Looking for a place to start this article and overwhelmed by the weight of the subject matter before me, I do a quick experiment and type “virginity” into Google; I’m curious to see the most popular searches. “Virginity statistics, virginity auction, virginity quotes, virginity pledge” reads the list. The list doesn’t help much except to reestablish what I don’t want this article to be about.
“Granny Annie had devoted her life to others in a manner that was awe-inspiring. Even winds upward of 100 miles per hour and torrential rain could not stymie her optimistic spirit, the hope that coursed through her family’s veins.”
Gemma Farrell is tall, blonde, and impossibly flexible—even at 52 years old, she can extend her leg at a 90+ degree angle. Her voice is soft and sweet, yet powerful and compelling. When you walk into Gratitude Yoga, her studio … Read More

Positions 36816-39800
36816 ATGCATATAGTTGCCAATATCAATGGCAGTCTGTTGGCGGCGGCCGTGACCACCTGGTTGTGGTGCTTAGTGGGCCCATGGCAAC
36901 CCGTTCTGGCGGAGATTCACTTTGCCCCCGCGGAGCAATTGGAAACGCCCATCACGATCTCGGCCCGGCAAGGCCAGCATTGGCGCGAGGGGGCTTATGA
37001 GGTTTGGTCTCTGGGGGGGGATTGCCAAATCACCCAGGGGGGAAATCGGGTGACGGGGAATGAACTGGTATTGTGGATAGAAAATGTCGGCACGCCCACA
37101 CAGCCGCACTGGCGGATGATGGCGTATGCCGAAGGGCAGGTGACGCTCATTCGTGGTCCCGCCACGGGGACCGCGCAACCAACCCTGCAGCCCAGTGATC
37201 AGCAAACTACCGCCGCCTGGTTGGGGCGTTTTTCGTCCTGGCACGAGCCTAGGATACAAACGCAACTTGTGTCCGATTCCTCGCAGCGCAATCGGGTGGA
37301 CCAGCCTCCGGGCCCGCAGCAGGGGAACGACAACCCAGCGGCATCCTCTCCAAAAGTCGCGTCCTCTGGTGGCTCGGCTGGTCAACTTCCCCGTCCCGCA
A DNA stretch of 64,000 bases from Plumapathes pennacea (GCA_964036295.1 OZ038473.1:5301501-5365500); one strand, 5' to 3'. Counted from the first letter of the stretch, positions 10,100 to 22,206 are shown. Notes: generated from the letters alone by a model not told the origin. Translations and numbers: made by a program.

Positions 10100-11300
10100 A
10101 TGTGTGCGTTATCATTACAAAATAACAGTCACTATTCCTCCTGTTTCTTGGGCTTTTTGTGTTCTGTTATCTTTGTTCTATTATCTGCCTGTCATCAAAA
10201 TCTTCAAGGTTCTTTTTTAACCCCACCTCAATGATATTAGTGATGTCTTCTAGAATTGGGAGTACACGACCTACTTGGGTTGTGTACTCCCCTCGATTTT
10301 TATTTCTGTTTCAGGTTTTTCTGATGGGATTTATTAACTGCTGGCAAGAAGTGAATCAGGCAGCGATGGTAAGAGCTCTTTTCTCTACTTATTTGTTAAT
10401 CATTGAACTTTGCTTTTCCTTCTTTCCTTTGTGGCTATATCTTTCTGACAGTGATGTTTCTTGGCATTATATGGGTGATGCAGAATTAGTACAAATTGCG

I heard this from someone who’d heard it from one of the directors of this year’s production of The Vagina Monologues here at Princeton. Intrigued by the pairing of frat boys and vaginas (in monologue form), I reached out to this year’s directors, Azza Cohen ’16 and Olivia Robbins ’16, to get the full story of what happened at Penn and to see if anything similar was happening at Princeton.
I have been many things throughout my tenure at Princeton—a human, a tiger, a journalist, drunk—but I have never been a lady. Through no fault of their own, approximately one half of mankind never experiences the triumphs and challenges of womanhood, and I am destined to remain among them.
I’m sitting on one of the loveseats in the Starbucks on Nassau Street, weirdly conscious of my calves sticking to the cold leather seat covers, experiencing what I imagine only certain paparazzi have felt at the peaks of their careers. The strangeness of spending years seeing someone in two dimensions, only to have them sitting across from you, alive and fidgeting. Lorena Grundy gestures at my coffee cup.